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Planting for Nature one garden at a time
Blueberries on the vine

Plants that contribute to the food web represent an important aspect of gardening for nature and shrubs are often over-looked as an option to consider. Thy are invaluable as a source of food. Their small yet abundant blossoms provide a nutrient-rich feast that is essential to birds, bugs, flies and pollinators. Their berries and seeds are appreciated by birds all year. 


In addition to being a valuable food source, native shrubs are a host plant to many types of insects, especially in the larva stage. Caterpillars are high in protein and their soft bodies prove to be the ideal food for birds, especially parents feeding their babies.


Shrubs also provide structure to gardens in the way of layers which is beneficial to birds. It creates a transition zone that they utilize for resting, nesting and foraging for food. This added layer also creates a natural privacy feature and directs air flow within a garden that benefits anyone using the space, from human to wildlife.

Native grasses include both cool and warm season grasses that provide year round visual interest. Their beauty is unsurpassed as their colour and shape changes with the seasons. Native grasses provide value in the way of being a host plant for pollinators while they also feed the birds. Unlike manicured lawns, native grasses produce seeds so its like growing your own bird seed. Grasses are an ideal low maintenance option for a plant that can manage dynamic conditions.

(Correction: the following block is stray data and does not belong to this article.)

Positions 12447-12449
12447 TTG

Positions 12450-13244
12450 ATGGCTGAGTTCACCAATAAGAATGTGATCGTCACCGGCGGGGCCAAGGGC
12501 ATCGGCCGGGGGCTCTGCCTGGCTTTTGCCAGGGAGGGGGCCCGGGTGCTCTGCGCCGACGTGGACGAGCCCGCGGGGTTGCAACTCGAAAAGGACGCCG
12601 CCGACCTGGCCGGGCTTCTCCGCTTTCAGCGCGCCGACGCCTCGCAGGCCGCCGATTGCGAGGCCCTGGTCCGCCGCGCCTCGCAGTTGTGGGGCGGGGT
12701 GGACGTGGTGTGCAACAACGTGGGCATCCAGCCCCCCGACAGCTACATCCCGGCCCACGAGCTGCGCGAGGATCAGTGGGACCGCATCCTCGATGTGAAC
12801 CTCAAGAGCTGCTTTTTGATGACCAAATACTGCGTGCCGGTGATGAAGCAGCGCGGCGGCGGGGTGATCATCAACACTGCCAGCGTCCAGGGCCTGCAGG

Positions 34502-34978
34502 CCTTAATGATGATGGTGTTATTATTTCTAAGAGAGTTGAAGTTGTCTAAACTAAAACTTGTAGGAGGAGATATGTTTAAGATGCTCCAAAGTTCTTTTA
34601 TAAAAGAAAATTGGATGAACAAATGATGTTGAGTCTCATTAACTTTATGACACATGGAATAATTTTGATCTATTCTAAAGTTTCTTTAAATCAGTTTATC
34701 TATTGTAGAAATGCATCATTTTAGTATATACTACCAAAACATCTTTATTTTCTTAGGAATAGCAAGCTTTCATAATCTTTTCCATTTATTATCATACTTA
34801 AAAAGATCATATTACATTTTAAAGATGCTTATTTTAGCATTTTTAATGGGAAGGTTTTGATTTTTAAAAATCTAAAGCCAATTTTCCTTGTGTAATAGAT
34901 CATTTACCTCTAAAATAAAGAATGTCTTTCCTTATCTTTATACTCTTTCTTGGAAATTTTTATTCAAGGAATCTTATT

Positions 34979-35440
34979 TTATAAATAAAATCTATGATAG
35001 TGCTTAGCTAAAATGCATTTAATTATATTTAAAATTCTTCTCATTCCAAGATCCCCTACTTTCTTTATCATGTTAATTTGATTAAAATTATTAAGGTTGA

While native plants are essential to the local ecology and to pollinators, your garden can include other plants as well. Non-native perennials and annuals can enhance the design potential of any garden to create atmosphere and add immediate colour. Non-native plants can be selected for their value in providing pollen, nectar, habitat and structure.


Fun Facts about the Black-capped chickadee

The chickadee is a non-migratory songbird and a true darling of the forest. Highly energetic and constantly on the move, they are a tough and tenacious little bird. They are known for their familiar call and friendly nature. But they are also survivors that can endure the harshest winters. The chickadee is adaptable and smart; in later summer and fall they even grown new brain cells which help with spatial memory, aiding in their ability to recall where they cache their winter food supply. In summer, baby chickadees need a lot of protein to survive and caterpillars are the main source of food for them. Parents need to feed their family anywhere from 300-500 caterpillars per day. Having native trees and shrubs on your property is the best way to ensure your garden is contributing to this remarkable cycle of life. 

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